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Welcome to Maine Chytrid Laboratory

Welcome to the Longcore Laboratory’s chytrid information site. The Phylum Chytridiomycota (chytrids) is an early diverging lineage in the fungal kingdom and, with few exceptions, chytrids form uniflagellated reproductive cells (zoospores). Until recently, all zoosporic eufungi were classified in the Chytridiomycota, however, advances in molecular phylogenetics supported the elevation of the Order Blastocladiales (e.g., Allomyces, Catenaria, Blastocladiella) to the Blastocladiomycota. The mammalian gut fungi are now also classified in a separate phylum, the Neocallimastigomycota. Molecular evidence suggests that some zoospore producing Olpidium species are more closely allied to members of the Zygomycota; Rozella species seem to be basal to the Chytridiomycota and are classified in the Phylum Cryptomycota (Rozellida).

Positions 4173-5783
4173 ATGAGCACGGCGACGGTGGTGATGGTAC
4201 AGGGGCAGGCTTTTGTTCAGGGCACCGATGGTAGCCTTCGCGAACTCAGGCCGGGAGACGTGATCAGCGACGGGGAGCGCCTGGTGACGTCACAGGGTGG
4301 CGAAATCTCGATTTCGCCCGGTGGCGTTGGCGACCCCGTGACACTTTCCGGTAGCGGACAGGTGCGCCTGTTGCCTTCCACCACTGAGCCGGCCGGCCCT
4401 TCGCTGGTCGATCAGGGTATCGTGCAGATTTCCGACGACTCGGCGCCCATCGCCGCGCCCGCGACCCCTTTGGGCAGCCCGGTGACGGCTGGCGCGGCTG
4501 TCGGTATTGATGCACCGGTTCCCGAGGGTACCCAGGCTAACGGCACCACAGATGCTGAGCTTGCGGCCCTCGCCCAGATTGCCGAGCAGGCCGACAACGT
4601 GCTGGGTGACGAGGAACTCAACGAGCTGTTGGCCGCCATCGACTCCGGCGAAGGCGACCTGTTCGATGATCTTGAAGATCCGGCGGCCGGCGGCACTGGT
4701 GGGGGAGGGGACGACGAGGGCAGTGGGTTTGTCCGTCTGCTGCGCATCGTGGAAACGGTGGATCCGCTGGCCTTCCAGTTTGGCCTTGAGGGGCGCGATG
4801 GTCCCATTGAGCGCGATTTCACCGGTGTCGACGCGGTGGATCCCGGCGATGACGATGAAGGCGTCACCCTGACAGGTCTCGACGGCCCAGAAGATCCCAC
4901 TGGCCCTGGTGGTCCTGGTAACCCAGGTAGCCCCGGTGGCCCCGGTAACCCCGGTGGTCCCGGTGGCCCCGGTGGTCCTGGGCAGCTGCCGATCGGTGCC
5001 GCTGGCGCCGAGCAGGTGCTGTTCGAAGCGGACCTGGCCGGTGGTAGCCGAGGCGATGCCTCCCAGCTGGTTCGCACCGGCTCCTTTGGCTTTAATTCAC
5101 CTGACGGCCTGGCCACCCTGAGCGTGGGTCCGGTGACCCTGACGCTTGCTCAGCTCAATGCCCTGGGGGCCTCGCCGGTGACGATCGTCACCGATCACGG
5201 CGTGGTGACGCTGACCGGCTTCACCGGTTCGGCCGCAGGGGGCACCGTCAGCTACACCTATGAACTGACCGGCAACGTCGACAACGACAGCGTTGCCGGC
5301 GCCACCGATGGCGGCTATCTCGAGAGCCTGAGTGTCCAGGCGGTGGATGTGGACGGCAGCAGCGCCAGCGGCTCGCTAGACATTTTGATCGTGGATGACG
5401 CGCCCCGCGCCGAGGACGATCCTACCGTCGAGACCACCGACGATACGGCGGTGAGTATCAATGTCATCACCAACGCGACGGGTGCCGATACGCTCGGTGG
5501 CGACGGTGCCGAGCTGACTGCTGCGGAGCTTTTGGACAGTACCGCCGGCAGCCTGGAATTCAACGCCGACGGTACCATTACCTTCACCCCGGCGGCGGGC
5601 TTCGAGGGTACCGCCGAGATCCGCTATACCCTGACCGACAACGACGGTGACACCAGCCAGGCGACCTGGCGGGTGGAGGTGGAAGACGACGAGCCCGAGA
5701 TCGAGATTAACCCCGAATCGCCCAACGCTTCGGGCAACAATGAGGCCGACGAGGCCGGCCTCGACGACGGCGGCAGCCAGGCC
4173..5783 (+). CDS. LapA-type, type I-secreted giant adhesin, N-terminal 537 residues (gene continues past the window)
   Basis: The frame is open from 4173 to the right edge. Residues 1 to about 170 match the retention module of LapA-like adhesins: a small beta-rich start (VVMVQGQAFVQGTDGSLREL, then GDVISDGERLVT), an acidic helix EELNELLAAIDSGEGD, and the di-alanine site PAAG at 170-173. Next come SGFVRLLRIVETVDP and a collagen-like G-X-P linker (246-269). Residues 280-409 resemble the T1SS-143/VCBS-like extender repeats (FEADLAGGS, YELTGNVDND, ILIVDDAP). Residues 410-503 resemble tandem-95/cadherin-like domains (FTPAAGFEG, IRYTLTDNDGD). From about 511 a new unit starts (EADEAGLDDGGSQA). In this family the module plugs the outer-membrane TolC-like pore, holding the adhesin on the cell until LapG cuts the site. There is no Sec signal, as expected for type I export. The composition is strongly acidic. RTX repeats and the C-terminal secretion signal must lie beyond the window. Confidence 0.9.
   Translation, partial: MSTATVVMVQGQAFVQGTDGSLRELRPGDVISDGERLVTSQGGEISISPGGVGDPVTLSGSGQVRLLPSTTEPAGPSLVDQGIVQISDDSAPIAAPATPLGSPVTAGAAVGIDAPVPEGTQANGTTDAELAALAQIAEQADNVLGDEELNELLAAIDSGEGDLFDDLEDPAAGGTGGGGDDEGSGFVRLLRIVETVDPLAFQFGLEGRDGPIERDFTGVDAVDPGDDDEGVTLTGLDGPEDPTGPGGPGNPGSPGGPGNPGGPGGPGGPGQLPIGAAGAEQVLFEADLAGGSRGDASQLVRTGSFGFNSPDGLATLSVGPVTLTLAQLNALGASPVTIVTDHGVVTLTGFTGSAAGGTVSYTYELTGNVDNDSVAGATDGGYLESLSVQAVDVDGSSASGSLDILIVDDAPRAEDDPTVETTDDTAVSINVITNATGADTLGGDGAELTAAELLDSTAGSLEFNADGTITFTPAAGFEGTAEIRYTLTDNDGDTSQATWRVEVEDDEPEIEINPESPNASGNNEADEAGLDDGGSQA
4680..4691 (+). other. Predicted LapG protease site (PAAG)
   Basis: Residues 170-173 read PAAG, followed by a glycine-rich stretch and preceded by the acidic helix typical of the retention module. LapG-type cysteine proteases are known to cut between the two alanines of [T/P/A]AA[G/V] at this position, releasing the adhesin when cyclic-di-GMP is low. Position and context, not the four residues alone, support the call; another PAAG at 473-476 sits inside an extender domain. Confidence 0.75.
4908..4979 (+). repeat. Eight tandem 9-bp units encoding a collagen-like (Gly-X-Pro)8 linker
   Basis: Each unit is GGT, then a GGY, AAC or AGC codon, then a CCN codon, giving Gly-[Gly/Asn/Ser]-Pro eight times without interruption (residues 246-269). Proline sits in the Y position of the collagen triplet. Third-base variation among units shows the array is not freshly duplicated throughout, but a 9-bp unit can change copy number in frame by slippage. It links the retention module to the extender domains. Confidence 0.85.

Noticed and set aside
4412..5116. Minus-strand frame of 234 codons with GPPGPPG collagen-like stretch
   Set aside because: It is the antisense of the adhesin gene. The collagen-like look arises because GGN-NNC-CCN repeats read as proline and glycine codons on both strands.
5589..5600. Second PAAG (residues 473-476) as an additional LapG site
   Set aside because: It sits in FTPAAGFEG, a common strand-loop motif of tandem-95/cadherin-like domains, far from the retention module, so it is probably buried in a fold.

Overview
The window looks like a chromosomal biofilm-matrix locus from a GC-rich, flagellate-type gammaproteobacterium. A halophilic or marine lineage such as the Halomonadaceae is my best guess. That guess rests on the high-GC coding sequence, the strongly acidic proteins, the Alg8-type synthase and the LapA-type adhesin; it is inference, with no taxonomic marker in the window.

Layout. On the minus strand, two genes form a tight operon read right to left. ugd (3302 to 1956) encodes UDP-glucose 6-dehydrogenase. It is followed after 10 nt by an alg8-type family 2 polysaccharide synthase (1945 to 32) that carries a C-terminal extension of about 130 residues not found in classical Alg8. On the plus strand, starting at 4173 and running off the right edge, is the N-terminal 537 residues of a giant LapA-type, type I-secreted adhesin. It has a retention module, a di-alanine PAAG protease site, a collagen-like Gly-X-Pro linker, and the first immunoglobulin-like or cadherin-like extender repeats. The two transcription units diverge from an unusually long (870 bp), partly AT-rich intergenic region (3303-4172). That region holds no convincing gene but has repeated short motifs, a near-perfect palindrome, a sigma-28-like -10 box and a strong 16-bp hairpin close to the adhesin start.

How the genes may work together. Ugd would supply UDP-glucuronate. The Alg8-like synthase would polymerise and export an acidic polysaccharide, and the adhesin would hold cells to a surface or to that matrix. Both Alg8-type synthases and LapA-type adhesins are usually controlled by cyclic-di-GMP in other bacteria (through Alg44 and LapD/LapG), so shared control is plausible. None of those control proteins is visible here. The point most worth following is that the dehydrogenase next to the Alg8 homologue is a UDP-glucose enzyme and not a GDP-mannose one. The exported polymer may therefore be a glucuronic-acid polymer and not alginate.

I maintain a culture collection of diverse chytrids and blastoclads, study their systematics and taxonomy and provide them to others for teaching and research. Chytrids and their allies are microscopic and are found by placing small bits of organic matter (baits) into water samples or into a small soil sample flooded with water. Once found by examining the baits microscopically,  fungi are isolated into pure culture.We can then monitor development with the light microscope, observe zoospores with transmission electron microscopy and construct phylogenetic trees with information obtained from ribosomal DNA or other genomic regions.

The last inclusive monograph of the zoosporic fungi was published by F.K. Sparrow in 1960. To facilitate searches for taxonomic changes since that time, I include a chytrid bibliography containing information on new taxa published since 1960.  Batrachochytrium dendrobatidis is a pathogen of amphibians and has brought notoriety to the chytrids because of its deadly effects on some amphian species and populations. I have included directions for how to isolate and maintain this fungus as well as photographs to aid in identification.